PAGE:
As you no doubt have heard by now, lawmakers voted last week to make gay marriage legal in the state of Illinois. The law will go into effect on June 1, and it will make Illinois the 15th state to sanction such unions. What you may not have heard is the religious justifications that lawmakers gave for favoring the bill. The Chicago Tribune reports that some lawmakers quoted recent remarks by Pope Francis as the basis for their vote. The Tribune reports:
Advocates soon received additional help from Pope Francis, who warned that the Catholic Church could lose its way by focusing too much on social stances, including opposition to homosexuality.
“If a person is gay and seeks God and has good will, who am I to judge him?” Francis said in July.
The comments sparked a wave of soul-searching by several Catholic lawmakers who had battled to reconcile their religious beliefs with their sworn duty to represent their constituents who were increasingly supportive of gay rights even as Cardinal Francis George remained opposed.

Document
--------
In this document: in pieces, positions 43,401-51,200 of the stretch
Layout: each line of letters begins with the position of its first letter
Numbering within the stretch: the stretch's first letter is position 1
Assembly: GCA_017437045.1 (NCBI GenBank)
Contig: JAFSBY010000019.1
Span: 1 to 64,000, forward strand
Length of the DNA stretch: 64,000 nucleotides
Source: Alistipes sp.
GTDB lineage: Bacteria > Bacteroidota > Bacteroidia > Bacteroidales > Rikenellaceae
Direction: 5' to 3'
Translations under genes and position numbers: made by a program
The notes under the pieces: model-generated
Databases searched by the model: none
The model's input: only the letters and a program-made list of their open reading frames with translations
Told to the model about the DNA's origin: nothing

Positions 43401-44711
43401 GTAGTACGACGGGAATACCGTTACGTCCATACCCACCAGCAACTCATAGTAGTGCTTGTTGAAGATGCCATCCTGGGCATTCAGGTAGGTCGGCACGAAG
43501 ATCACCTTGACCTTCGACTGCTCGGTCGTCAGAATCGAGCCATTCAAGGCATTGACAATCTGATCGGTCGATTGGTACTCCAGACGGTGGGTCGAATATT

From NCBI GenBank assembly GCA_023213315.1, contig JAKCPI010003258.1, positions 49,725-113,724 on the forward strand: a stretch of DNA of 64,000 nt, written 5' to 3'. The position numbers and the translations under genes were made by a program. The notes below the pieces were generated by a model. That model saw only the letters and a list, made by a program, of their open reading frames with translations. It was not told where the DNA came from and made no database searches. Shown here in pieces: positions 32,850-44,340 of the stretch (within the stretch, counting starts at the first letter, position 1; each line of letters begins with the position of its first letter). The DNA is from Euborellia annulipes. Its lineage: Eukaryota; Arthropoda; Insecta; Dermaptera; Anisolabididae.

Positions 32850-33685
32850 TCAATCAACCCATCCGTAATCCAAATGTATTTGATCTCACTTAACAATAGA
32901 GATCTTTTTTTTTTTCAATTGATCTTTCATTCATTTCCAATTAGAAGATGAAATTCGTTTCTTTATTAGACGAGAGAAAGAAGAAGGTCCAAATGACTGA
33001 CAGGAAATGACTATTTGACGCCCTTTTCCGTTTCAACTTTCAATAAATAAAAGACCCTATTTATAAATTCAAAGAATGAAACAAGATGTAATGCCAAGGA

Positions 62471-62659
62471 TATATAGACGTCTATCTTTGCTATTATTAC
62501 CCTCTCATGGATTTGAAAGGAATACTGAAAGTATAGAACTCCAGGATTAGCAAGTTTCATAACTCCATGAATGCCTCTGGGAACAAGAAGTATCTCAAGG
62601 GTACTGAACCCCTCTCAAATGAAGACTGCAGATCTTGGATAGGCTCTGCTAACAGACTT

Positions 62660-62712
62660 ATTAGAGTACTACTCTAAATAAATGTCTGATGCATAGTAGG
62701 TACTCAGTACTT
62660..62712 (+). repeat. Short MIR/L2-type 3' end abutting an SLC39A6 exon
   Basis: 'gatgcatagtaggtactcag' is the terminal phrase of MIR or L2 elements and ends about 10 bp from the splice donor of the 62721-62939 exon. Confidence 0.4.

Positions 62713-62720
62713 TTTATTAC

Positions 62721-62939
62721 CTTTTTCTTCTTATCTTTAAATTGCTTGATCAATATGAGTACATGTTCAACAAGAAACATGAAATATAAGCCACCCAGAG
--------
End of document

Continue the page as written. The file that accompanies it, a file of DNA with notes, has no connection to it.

“As a Catholic follower of Jesus and the pope, Pope Francis, I am clear that our Catholic religious doctrine has at its core love, compassion and justice for all people,” said Rep. Linda Chapa LaVia, a Democrat from Aurora who voted for the bill after spending much of the summer undecided.
House Speaker Michael Madigan also cited the pope’s comments in explaining his support for the measure.
“For those that just happen to be gay — living in a very harmonious, productive relationship but illegal — who am I to judge that they should be illegal?” the speaker said.
I wonder if Pope Francis considered how his recent words would be used against the teaching of the church. Did he realize how many Roman Catholic lawmakers would use them to advance public policies that contradict Catholic doctrine?